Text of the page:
{
fputs($fp, 'D');
}
//close the connection
fclose($fp);
}
?>
<body>
<span>Downstairs Lights</span>
<a href="/ard2.php?do=1">On</a><a href="/ard2.php?do=2">Off</a>
<span>Item #2</span>
<a href="http://..../home/ard2.php?do=3">On</a><a href="http://..../home/ard2.php?do=4">Off</a>
</body>
</html>

In the above code, skip down past the section until you get to the code. I know, it looks confusing, but in the end it’s not too bad. The portions we need to pay attention to are the fputs() statements. If the page reloads with do == 1, then the PHP code puts the character ‘A’ on the previously opened socket (which we will discuss below). You must change these values to whatever your Arduino is expecting. Towards the bottom of the code you’ll find the declarations of the buttons. Notice that the ON button is just a link to ard2.php?do=1, which reloads the page with do == 1, which would send an ‘A’ to the open socket to the Arduino, which turns the lights on. Simple, right?

Setup Serial Proxy:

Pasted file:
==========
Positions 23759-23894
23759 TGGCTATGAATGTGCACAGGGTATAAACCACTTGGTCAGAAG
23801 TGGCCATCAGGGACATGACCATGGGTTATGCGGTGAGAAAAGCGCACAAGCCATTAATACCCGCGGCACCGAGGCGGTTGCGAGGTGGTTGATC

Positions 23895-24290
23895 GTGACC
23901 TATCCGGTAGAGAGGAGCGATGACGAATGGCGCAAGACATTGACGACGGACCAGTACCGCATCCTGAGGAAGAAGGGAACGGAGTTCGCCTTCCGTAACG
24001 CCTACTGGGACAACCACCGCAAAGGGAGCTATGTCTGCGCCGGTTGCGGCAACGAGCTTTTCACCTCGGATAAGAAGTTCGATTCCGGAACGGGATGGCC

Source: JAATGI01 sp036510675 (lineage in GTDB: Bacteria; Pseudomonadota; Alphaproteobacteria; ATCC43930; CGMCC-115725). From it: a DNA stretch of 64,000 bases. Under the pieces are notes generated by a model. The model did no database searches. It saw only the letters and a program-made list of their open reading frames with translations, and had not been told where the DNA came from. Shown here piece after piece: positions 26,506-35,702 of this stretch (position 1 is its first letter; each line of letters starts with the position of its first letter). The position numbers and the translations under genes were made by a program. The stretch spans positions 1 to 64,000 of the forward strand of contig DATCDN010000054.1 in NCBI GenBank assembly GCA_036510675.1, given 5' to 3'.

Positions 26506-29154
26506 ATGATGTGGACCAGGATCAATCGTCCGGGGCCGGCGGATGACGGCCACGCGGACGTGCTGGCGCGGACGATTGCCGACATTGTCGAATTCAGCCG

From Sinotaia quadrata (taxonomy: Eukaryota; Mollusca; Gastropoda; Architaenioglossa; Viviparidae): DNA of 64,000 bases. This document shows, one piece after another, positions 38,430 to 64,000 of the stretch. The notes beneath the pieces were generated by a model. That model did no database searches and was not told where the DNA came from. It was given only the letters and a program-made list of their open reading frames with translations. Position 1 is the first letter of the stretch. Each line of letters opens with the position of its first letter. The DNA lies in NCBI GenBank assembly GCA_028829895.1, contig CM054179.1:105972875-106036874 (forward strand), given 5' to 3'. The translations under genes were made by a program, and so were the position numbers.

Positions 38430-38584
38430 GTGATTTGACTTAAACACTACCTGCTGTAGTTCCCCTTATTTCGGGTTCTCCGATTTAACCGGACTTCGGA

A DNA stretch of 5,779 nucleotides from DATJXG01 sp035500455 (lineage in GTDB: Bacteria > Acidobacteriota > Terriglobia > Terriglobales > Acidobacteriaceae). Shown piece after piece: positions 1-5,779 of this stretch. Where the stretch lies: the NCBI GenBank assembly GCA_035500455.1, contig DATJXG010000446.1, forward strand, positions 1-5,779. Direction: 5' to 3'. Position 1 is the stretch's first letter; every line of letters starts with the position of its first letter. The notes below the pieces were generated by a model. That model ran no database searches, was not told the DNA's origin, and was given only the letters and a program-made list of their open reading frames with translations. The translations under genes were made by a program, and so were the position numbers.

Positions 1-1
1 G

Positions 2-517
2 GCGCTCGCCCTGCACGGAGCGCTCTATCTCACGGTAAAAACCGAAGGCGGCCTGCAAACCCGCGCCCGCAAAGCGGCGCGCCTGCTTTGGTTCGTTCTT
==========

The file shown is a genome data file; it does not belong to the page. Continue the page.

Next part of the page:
Now we’re going to visit the portion of the code I told you to ignore earlier. We need a way to direct traffic from our webpage to the serial port. That’s where the Serial Proxy comes in. We will be using SerProxy. Go to that page, download and install, and run it as a service if you can (or at least on startup so it will start with the machine). I placed the .exe and the .cfg file directly in my web directory. You can open the .cfg file and configure it however you want your serial ports to work. My Arduino is on COM3, which is why you’ll notice I use 5333 when I go to open the socket in the PHP code. You MUST change that number to correspond with the serial port your Arduino is on. If it’s on COM2, change it to 5332, or if it’s on COM4, change it to 5334. You can also define new ports in the .cfg file.